George Russell didn’t just have to adapt to the characteristics of a completely different car on his way to qualifying second for the Sakhir Grand Prix by lapping just 0.026s off Valtteri Bottas, he has also had to dial himself out of a different driving style that worked in his usual Williams last weekend.
This version of the Bahrain circuit is identical from Turns 1 to the entry of Turn 4, with what is technically the final two corners but really treated as one last corner also in common. This meant Russell headed into the weekend with very clear “muscle memory” established based on how to get the best out of the Williams.
This proved most difficult to adapt to in Turn 1, thanks to what is one of the major strengths of the Mercedes. Turn 1 is the second-gear right-hander that leads immediately into the left-hander of Turn 2.
This was the corner that ultimately ensured Russell ended up slower than Bottas as his pace in the second and third sectors of his final Q3 lap was better than his team-mate. But it was not enough to recover the 0.089s he lost in the first sector.
“I’ve been really struggling at Turn 1 all weekend,” said Russell.
“Oddly, last week that was my strongest corner. This weekend, I’ve been really weak compared to Valtteri, he’s been taking loads of time out of me. That was my weak point.
“I don’t know what it was, I just couldn’t get on the throttle”.
A comparison of Bottas’s pole position lap, set on his second run of Q3, and Russell’s on his third and final run supports what Russell says.
While Bottas was able to come off the right-hander feeding in the power without it unsettling the car, the rear momentarily stepped out on Russell and forced a correction. This inevitably compromised his ability to get down the power and cost him time through Turn 2-3 and on the run to Turn 4.
“I was just struggling with a lot of understeer at the apex, which meant when I picked up the power I was just getting a snap of oversteer,” said Russell when asked by The Race to explain his struggle in Turn 1.
“The driving style I was doing in the Williams last week, where I was strong, was not working. And it was very different to Valtteri, very different to what Lewis [Hamilton] was doing.
“The Mercedes just has so much more grip and so much more front end on the entry phase that could allow me to carry a bit more speed, but it was difficult. It’s just a very different way to drive the car.”
One thing that’s worth noting is that Russell isn’t approaching the corner at significantly higher speed in the Mercedes compared to the Williams. In fact, the Williams has been the quicker car in the main speed trap 158 metres before Turn 1 on both weekends.
But with everyone running lower downforce levels for the second Bahrain event, the speeds are higher in the trap across the board. This means Russell is just 3.3km/h faster approaching Turn 1 in the Mercedes compared to his Williams last weekend. That’s trivial for an F1 driver to deal with.
What is clear is that the time loss starts in the braking phase, with Russell starting to slow the car fractionally earlier and seemingly not rotating the car as aggressively as Bottas in the initial turn-in phase.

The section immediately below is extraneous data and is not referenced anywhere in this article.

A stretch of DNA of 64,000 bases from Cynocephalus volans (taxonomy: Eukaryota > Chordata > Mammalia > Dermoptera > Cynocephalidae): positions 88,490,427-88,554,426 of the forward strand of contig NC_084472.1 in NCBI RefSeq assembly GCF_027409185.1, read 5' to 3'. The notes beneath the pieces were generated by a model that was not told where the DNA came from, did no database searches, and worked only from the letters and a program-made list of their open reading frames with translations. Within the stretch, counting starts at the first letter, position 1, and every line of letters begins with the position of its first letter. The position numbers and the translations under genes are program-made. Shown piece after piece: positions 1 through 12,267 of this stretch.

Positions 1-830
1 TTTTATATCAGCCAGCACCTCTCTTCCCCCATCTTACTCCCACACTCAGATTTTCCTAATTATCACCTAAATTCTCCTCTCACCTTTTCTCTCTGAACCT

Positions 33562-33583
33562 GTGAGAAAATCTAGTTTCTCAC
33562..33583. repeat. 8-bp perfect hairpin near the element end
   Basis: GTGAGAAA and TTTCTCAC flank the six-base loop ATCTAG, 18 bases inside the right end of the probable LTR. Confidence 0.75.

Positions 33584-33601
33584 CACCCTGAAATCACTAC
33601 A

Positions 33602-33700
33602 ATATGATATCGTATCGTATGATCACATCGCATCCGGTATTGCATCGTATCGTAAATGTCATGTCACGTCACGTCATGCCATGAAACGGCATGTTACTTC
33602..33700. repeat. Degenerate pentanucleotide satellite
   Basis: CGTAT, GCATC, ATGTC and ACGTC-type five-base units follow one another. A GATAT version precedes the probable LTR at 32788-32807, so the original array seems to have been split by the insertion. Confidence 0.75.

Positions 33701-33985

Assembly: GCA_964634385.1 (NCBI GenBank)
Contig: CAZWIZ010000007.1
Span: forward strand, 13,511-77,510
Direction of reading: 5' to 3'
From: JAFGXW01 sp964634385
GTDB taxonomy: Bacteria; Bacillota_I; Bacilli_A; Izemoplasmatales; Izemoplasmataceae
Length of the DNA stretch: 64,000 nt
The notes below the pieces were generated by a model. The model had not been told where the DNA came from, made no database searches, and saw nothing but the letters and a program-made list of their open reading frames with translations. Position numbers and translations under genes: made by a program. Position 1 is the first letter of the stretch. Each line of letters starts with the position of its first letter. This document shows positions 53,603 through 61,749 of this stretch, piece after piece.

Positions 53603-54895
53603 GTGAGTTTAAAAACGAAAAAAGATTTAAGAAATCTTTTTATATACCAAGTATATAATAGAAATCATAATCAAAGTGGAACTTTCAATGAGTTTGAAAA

This is an area where the Mercedes excels, particularly with Hamilton at the wheel and he has driven the team to improve the rotation of the car in such corners for some time.
But the Williams does not offer the same levels of rear grip. Bottas appears to be able to brake fractionally later, load up the front end and get the car turned in positively right at the start of the turn-in phase, a style that would likely lead to a big moment if attempted in the Williams.
Comparing Russell’s best lap in the Williams last weekend through this section with Bottas, he does not have the car rotated as much as the Mercedes. This means there’s more turning still to do coming out of the corner, but this appears to have been the most effective way to drive the Williams FW43.
But this weekend, Russell appears to have slightly more rotation of the car still to achieve than Bottas. The combination of the extra lock and putting on the power creates the oversteer moment, with the sudden shift from an understeer balance adding to that as he attempts to pull the car to the right to open up the entry to Turn 2 and carry the speed through it.
It’s a minor detail, but a significant one and adds up to a 0.089s difference in Bottas’s favour in Sector 1 – more than three times the final gap between the two.
“Arguably, I probably would have been better off if I just came in with an open mind and not raced this circuit – or at least half of this circuit – last week,” said Russell.
“I spent all last week braking at this point, turning at this point at Turn 1 and doing this, doing that. This car is completely different.
“Then all the procedures, learning new procedures, learning new buttons. FP1 was a mess, pressing wrong buttons here and there and even in qualifying, I pressed neutral at one point instead of something else. It’s difficult when you’re in such a routine.
“Down at Williams, you don’t even think about these things; it just naturally happens. [We’re] trying to modify as much as is physically possible, just to make things easier for me.
“It’s been a lot of work and it still takes a bit of time. It takes a couple of races just to understand all of that so Toto [Wolff, Mercedes F1 boss], a few more races please and I’ll be there!”
The struggle to adapt in Turn 1 is an example of how precisely-attuned to their cars the best F1 drivers are and how tiny differences can require time to adapt to.
If Russell continues in the car for next weekend’s Abu Dhabi Grand Prix weekend, the track configuration there will give him plenty of opportunity either to chip away at what he called his weak point – or continue to struggle with it.